Monday, September 30, 2019

Bernhardt/Hamlet Struggles at the Goodman Theatre






I really wish I could be more positive about Theresa Rebeck’s  Bernhardt/Hamlet which is currently running at Chicago’s Goodman Theatre. I am a theatre historian and director by trade and anything about the nature of theatre and its practitioners is always an attraction for me.
Unfortunately Ms. Rebeck lost her way somewhere along the long gestation of this piece and has produced an occasionally amusing piece of backstage gossip that ends as a pastiche that might better be named Bernhardt/Rostand.
From a performance point of view Chicago’s own Larry Yando steals the acting honors while the rest of the cast including Terri McMahon as Bernhardt recedes into the bric-a-brac strewn all brown stage of Ms. Bernhardt’s theatre in Paris. It contains the detritus of all rehearsal spaces which here means racks of costumes, book shelves on wheels (Remember the recent Music Man), tables and chairs, walls hung with old props, etc. The scenic environment is dominated by two puzzling features I have yet to connect to the play. First there are two flying canted chandeliers that seem to have been pirated from the Phantom of the Opera. Why? Not sure--maybe the out of kilter world.  Also puzzling in the set are two stuffed deer heads that are given special spotlights so someone must want us to look at them. Again I am not sure what they are supposed to represent--perhaps they are two more of Sarah’s expired exotic pets.
Now on to the content. Act I gives us a strong and lusty actress who argues persuasively to several male friends, including her current lover Edmond Rostand, that she has every right to play Hamlet and not be kept to the lesser female roles in the play. We get this argumentative thrust along with snippets of rehearsal scenes for about fifty minutes before a rather quiet act ending. As the 2nd act opens Sarah’s affair with Edmond Rostand starts to take up more and more of the oxygen of the play. Rostand is trying to finish his Cyrano de Bergerac while trying to keep Madame Sarah from rewriting Hamlet into more understandable prose. Rostand’s long suffering wife, a strong Jennifer Latimore,  appears with the script of Cyrano in hand to plead that Sarah stop trying to usurp her husband’s time and let him finish his master work. This is followed by Larry Yando’s rather lengthy star turn in a scene from Cyrano itself. With three quarters of the 2nd act now devoted to juicy turns by actors other than the lead, we do need some more potent fireworks to return us to the central issue of gender switching. What we get is a smattering of sword play and finally Ms. Bernhard, rapier in hand, dancing upstage as the rear wall slides aside to reveal a strobe lit and smoke filled Valhalla. It is a clear intent to elevate Bernhardt to some kind of rock and roll stardom via a note that her Hamlet appearance was saved by a silent film clip, but I’m afraid it just came off as a bit hoky to me. The coronation just doesn’t seem earned by anything we have seen Sarah or Teri McMahon say or do in the play. Maybe if McMahon’s Sarah had more star oomph, it might have come together, but it didn’t and I left the theatre feeling as though an average dinner ended with a missing dessert.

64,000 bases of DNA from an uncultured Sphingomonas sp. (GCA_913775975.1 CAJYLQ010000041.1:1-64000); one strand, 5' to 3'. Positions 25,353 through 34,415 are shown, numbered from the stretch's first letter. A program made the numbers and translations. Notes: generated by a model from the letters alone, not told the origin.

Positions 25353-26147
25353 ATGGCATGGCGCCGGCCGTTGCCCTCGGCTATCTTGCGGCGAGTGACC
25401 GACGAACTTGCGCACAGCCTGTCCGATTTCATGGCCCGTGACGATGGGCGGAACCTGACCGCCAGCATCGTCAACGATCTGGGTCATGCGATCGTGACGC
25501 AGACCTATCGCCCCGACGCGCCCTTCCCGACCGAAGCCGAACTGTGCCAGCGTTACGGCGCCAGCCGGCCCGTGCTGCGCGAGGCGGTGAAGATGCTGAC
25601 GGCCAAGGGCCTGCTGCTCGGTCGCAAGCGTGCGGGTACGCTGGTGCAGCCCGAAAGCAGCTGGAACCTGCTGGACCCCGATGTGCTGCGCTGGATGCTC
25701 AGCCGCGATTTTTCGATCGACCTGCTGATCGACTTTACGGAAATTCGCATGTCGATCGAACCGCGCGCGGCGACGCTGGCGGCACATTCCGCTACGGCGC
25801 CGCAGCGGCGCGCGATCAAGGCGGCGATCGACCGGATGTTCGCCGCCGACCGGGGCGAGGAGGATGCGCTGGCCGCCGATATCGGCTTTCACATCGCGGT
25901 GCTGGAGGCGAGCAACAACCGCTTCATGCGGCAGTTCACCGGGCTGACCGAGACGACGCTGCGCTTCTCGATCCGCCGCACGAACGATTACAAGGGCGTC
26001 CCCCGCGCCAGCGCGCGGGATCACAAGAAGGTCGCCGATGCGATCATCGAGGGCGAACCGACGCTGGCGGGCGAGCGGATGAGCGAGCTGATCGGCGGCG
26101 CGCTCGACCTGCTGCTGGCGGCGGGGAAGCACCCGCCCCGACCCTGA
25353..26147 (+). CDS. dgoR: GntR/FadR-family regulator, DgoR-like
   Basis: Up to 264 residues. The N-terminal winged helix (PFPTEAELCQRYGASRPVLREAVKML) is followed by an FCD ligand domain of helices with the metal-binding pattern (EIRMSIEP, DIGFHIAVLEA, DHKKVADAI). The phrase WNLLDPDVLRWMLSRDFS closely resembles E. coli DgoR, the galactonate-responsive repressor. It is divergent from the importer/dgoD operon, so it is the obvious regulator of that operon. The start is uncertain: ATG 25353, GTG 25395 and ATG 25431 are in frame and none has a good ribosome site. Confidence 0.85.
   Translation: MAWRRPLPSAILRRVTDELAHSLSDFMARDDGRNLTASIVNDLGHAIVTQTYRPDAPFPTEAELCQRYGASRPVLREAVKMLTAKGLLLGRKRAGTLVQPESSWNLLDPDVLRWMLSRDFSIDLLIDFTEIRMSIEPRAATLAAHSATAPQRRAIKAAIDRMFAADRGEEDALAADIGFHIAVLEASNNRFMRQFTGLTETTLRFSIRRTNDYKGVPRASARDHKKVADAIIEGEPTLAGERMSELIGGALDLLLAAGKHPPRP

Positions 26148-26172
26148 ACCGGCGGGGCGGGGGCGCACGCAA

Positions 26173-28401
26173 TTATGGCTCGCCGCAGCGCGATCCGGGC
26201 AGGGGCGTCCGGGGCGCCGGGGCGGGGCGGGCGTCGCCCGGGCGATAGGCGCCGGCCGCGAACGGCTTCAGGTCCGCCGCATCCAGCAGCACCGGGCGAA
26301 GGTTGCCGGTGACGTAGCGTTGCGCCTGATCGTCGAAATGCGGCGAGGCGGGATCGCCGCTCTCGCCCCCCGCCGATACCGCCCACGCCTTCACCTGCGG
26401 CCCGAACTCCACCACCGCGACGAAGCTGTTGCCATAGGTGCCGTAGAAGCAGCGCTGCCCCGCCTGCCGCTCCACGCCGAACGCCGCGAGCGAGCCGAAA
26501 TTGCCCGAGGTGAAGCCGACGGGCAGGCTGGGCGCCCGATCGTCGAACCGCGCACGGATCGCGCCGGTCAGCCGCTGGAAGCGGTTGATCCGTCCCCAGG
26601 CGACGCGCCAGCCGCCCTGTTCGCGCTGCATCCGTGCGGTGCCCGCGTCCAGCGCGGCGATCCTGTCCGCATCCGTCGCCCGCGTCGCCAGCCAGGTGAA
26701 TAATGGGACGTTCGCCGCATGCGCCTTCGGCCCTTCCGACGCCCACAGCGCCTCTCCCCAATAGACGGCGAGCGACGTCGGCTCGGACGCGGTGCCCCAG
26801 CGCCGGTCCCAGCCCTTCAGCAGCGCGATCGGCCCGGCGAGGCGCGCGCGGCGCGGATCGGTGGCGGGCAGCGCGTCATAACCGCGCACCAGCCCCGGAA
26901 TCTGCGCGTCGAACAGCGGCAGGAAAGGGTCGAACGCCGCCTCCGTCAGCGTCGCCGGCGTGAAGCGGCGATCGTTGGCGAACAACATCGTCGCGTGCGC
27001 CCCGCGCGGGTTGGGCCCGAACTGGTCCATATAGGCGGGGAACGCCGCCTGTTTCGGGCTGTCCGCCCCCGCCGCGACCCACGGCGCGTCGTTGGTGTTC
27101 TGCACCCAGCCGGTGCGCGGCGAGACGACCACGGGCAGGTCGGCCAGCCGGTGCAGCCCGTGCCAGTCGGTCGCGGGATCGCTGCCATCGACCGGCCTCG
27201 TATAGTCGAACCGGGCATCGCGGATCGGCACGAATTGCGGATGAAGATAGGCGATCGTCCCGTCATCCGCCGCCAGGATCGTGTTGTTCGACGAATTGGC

Saturday, September 28, 2019

Downton Abbey (the movie)






    My wife and I saw Downton Abbey—The Movie a week ago and as promised, my more detailed reactions are now available here. 

If you have seen the Downton television series, watching this film is like slipping into a pair of well broken in bedroom slippers or dipping into a bowl of strawberries and clotted cream. If you have not seen the TV series, the plot and the character’s relation to it may come at you rather too rapidly. The back stories from the series are numerous and critical so it does help that the  initiated know why Lady Mary and Lady Edith greet each other tentatively. They are already primed and ready to laugh at Maggie Smith’s every acerbic remark. They know without needing to ask about the crosscurrents circulating below stairs and it is no surprise when Mr. Carson returns to assist with the royal visit.

It is also not surprising that the eye candy Abbey and the incredible outfits worn by its inhabitants steal the pictorial show. Downton Abbey itself is imposing and timeless in glorious dawns, sunny days, and torch lit evenings. Never are there repair scaffolds to mar its enveloping and stalwart presence.

Sure we are watching the final gasps of a life style destined for discard and just waiting for the Depression, the rise of National Socialism in Germany, and the next Great War. Yet, while the party goes on, we can revel in all the characters and their soap opera conflicts. A royal visit must be prepared for; Buckingham Palace servants must arrive and put downstairs into a tizzy; and a mysterious Irishman must lurk in a dark pub with Tom to give us just the right amount of violent possibility. Just like the TV series,  the elements are tied up in a nice bow at the end leaving only a few threads hanging that could be used for new episodes should the prolific creator, Julian Fellows, wish to take us into the 1930’s.

In sum my wife and I loved the film. We loved the color, the pageantry, the costumes, the family disputes, and the class warfare.  We fully realize the world depicted is as much romance as King Arthur’s Camelot and we fully acknowledge that the lives of the servant class were far harsher than depicted.  Yet, we loved it still.  Chris Jones said in his positive Chicago Tribune review that “The only justification for privilege is service,” and The Downton family does seem to exemplify this in spite of their obscene wealth.

And let’s face it, when all is said and done, you just have to love slipping on a pair of well broken in bedroom slippers and eating berries covered with clotted cream.